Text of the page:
ND/NF Interview: Pascale Breton
Teaching a class on art history at the University of Rennes, Françoise Diraison (Valérie Dréville) pauses on Nicolas Poussin’s Et in Arcadia ego. In a darkened lecture hall she stands in front of a projected slide of the 17th-century painting encouraging her students to examine the epitaph that gives the piece its title. Quite literally inhabiting the image of art’s necessity in the light of death (the acknowledged reading of Poussin’s painting), Breton blurs the tidy line between subject and object, art, and art historian. The image also echoes a later dream sequence during which Françoise sees a Sphinx figure in the middle of a vision of Rennes overrun by vegetation, in an oneiric series of overlapping cross-fades. Ostensibly a film about this woman’s return to Brittany where she’ll be haunted by memories she’d long suppressed, Pascale Breton’s Suite Armoricaine is also a film about the nourishing power of art, of cinema.
Françoise’s introspection and art appreciation (she visits museums and gives talks on Medieval theology in Renaissance painting) are balanced by the parallel and increasingly intertwined story of Ion (Kaou Langoët), a geography student at the University. Creating a fresh new start for himself in Rennes, Ion begins dating a pretty blind girl, Lydie, and plunges himself into his studies only to have his newly balanced life threatened by the return of his homeless mother (Elina Löwensohn), who knew Françoise back in their punk-rock days. Ion and Françoise’s paths don’t just cross as much as they lap into one another—Breton’s main visual trope may be the lush greenery of Brittany’s countryside but her film’s narrative structure mirrors a gentle brook not unlike the one Françoise finds herself returning to at film’s end. Quite literally stumbling into one of her lectures, Ion finds in the red-headed professor an inspiring force; we later see him trade his geography textbooks for visits to the museum, as if, finally at wit’s end having been displaced from his dorm room by mom’s “friends,” he can only find respite in the sublimity of art.
In the July/August 2006 issue, FILM COMMENT lauded Pascale Breton as a director who “excels in the precise invocation of place—particularly the nexus at which land- and mindscape merge.” The description feels just as apt in regards to her second feature, Suite Armoricaine, which fuses memory and topography to create a dizzying portrait of returning and finding a home. True to its title, the film feels like an instrumental composition for and about Armorica, the ancient name of the part of Gaul that includes Brittany. Suite Armoricaine screens March 21 and 22 in New Directors / New Films.
The film is an intimate affair but it also has these larger concerns which speak to punk-rock, geography, art history, ethnography, even a little bit of mythology…
[Laughs] Because it takes place in a university! At university you get all these paths of knowledge. A university welcomes this very classical idea of knowledge—like history of Renaissance art—but it also welcomes new approaches, like these men who are asking her questions about our lives [as Bretons]. I started with this idea of setting a film in a university, which is not done in France. In America you have all these films which are really different, but we don’t show a lot of the university in France. I think this is because generally filmmakers didn’t go to university. They go to the sort of schools for privileged students, or they don’t go at all. But I’ve been to university. I studied geography. I wanted to show this because this is a place that allows us to talk about our human life. To tackle these large questions, like a place between childhood and young age, how you get into the world. It all started with the university. So I started with geography and history of art which are two different approaches to landscape.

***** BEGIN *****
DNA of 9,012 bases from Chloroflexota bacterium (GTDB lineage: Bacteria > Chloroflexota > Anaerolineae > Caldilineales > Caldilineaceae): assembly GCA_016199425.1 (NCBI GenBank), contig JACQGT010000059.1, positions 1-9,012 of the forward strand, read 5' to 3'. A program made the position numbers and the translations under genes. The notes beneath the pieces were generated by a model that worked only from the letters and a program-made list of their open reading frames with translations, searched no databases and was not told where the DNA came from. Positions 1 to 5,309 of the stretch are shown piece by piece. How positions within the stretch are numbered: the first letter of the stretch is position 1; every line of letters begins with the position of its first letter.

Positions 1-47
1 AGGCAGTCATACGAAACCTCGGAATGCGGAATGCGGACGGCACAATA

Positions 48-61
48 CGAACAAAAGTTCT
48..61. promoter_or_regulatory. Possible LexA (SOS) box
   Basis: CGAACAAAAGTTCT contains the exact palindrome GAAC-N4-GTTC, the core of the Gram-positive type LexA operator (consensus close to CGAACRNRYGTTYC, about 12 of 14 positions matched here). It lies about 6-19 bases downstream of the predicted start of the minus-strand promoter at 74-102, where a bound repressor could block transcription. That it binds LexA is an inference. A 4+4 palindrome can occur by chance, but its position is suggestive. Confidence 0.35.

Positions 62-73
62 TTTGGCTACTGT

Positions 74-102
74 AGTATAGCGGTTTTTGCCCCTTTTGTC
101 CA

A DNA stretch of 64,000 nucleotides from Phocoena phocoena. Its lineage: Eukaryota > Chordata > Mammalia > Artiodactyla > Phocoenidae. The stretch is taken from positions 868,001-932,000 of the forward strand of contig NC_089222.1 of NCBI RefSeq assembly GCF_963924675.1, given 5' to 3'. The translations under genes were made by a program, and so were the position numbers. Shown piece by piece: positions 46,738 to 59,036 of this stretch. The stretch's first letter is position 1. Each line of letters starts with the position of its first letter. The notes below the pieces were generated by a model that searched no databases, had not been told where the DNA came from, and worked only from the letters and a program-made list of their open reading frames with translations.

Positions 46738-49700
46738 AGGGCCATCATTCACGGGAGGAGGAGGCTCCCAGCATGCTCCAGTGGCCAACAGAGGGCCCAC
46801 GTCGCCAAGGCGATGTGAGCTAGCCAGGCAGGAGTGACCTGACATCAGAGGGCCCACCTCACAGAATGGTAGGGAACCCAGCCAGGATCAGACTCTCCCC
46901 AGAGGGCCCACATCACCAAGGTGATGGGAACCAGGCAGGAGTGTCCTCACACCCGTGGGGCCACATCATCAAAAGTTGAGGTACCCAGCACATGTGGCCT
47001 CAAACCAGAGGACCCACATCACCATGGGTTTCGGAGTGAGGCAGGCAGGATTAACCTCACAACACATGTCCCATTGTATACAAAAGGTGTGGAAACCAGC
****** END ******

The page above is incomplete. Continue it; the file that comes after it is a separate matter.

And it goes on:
It also was a way to talk about my generation. When we were young, there was a very strong punk-rock scene in Rennes. It’s about all these things, but it’s because nobody’s talked about them like this before. It’s a very local history and the way we’ve been living. In Brittany, what I’m talking about seems very normal.
As you talked about childhood and growing up, and the university setting, there don’t seem to be that many characters who are “adults” in the traditional sense—as in, grownups who are happy with their jobs, who are married and settled down. Everyone seems to have this youthful, vibrant energy. I’m thinking of Catherine dancing in her apartment, or Moon just drifting away. The grownups seem just like older college people.
[Laughs] Yes, it’s true! Because it’s something about my generation—a lot of people who didn’t really grow up. We became like young people, really. I don’t agree completely with what you say: I mean, there’s the man who runs the library. He’s certainly a man who’s happy with his job, and he’s in charge of this important library. And you know, when I thought of him, I pictured him with two or four children. And he’s happy with his life. I suppose that when you see Françoise in Paris, in that world of very normal couples being happy, [she seems out of place]. But then she comes back to the place where she was in her twenties, and this also brings her back to her younger years. So she’s looking for her youth, in a way. And as the film goes on she gets involved with younger people.